Best Thermal Paste for Bare Core

What is the best thermal paste for a bare core?

  • Arctic Silver 5

    Votes: 28 57.1%
  • Ceramique

    Votes: 17 34.7%
  • Other (Please Specify)

    Votes: 4 8.2%

  • Total voters


Dec 7, 2004
I have heard mixed things about the best paste to use on a bare core. The common first answer that springs to peoples minds is AS5. BUT, i have heard several times that Ceramique has been known to be better on a bare core. Now there is a new paste by Coolermaster called Nano Fusion too which i'll keep my eye on. What do you think?
Theres so much talk on this. Everyone has their own opinion but, in my experience, ive used AS5, Ceramique and Shin etsu. All 3 seem to give almost identical temps..

I will say, AS5 is good and popular. Costs about $6.50 total shipped at As well is a little conductive if thats a problem for you. A great compound.

Ceramique is good. Pretty close identical temps to AS5, ive actually seen reviews where ceramique was 1-2C cooler. Ceramique is non-conductive. Costs about $4.50 total shipped at

Shin etsu is great but more for experienced people. Its a bit harder to work with. But is also more professional. Hard to find and costs probably slightly more than AS5. However, this stuff cools the best out of these 3.

Hope that helps at all heh. You really cannot go wrong with either.
Never heard of nano fusion... I use ceramique because I have 66g of it lol. I hear it's better than AS5 but either way we're talking a 1c difference here at most.
I have always used a variant of Arctic Silver, seems to always help a tad on my temps.
yeah, Ceramique all day long, cheap, works just as well as the "uber silver stuff" and not electrically capacitive like the silver stuff

contrary to popular belief, AS5 is not akin to the second coming of Christ ;)
Exactly thats why I posted. AS5 is way overrated. People think its the end all solution. It is great but I think others deserve attention as well. Theres alot of great choices. Shin etsu and ceramique are great as well.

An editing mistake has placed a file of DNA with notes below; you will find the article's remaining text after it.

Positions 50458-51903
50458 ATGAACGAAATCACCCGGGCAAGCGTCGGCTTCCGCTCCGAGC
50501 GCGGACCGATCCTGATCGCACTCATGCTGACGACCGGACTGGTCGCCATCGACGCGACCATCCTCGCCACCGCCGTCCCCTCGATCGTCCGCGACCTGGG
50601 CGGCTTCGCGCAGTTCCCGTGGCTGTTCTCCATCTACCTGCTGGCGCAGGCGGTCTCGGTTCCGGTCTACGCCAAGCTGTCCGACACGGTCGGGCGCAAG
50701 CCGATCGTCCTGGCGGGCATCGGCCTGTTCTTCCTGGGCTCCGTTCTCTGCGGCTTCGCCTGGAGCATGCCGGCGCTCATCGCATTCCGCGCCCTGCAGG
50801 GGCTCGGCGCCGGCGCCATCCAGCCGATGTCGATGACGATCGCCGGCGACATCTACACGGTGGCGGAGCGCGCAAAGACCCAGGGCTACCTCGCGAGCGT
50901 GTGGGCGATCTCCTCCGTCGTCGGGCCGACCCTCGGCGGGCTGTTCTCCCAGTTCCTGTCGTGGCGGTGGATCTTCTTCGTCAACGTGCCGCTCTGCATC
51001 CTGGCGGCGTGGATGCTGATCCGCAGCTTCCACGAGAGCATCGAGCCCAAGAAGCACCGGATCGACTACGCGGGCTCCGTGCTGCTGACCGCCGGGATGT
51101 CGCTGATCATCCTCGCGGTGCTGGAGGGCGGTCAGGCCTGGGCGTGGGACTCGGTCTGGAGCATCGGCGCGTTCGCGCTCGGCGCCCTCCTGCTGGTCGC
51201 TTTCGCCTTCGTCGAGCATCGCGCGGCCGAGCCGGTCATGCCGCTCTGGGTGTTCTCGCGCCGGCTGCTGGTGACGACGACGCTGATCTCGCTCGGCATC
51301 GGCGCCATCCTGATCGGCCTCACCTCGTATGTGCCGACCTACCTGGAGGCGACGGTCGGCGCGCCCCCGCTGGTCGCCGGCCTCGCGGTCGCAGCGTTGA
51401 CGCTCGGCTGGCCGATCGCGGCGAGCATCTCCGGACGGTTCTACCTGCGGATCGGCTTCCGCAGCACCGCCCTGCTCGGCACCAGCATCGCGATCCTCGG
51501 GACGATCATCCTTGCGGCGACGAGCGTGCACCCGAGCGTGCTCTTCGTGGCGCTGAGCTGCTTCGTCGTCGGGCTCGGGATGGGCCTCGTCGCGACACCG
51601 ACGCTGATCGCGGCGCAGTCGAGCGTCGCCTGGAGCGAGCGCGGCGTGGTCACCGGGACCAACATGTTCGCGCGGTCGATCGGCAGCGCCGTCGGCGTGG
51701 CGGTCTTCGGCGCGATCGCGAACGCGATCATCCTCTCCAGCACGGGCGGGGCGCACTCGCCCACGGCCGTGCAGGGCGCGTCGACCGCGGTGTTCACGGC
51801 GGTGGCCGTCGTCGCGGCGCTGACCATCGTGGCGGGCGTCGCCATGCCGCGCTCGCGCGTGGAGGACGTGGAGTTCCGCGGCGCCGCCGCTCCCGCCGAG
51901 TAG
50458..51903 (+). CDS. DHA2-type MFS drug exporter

nobody_here said:
yeah, Ceramique all day long, cheap, works just as well as the "uber silver stuff" and not electrically capacitive like the silver stuff

contrary to popular belief, AS5 is not akin to the second coming of Christ ;)
Voted "other"

After testing about every thermal paste I could find, my personal favorite is Shin Etsu X23-7783D. Definitely takes a more refined technique to apply. But it gives me the best temps on my bare AthlonXP cores. And is much easier to clean up than AS5.

For those interested, Shin Etsu can be found here.

"Best" can be very subjective. The differences in temps between the respective pastes
falls within the margin of error from different system configurations & application techniques.
Only YOU can determine which is "best" for your particular set-up.
Legal crap ......

1] - All views expressed here are strictly the opinion of the poster.
2] - Poster has no affiliation with Shin Etsu or the seller above.
Budwise said:
so which of the Shin Etsu's would be best on a bare core?
From the MicroSi lynk provided above we can see that X23-7783D has the best thermal conductivity.
Plus the formula includes evaporative chemicals which make it easier to apply than the other offerings.

Just remember ... Shin Etsu takes a more refined application technique. Which is why many get unfavorable temps IMO.
SE is less viscous than the popular AS5, so as a result any excess SE paste will not squeeze out the sides.
Legal crap ......

1] - All views expressed here are strictly the opinion of the poster.
2] - Poster has no affiliation with Shin Etsu or the seller above.
just an update, i am now using the Shen Itsu on a bare core, and without breaking in at all (been running for about 10 minutes under load) it is roughly .5-1C cooler than the AS5. Hopefully i will get some further temp drops as some have said happens with SE...
plenty of thermal compounds out there, and the difference between the best and the worst usually has more to do with how well it whets the surface than how thermally conductive it is.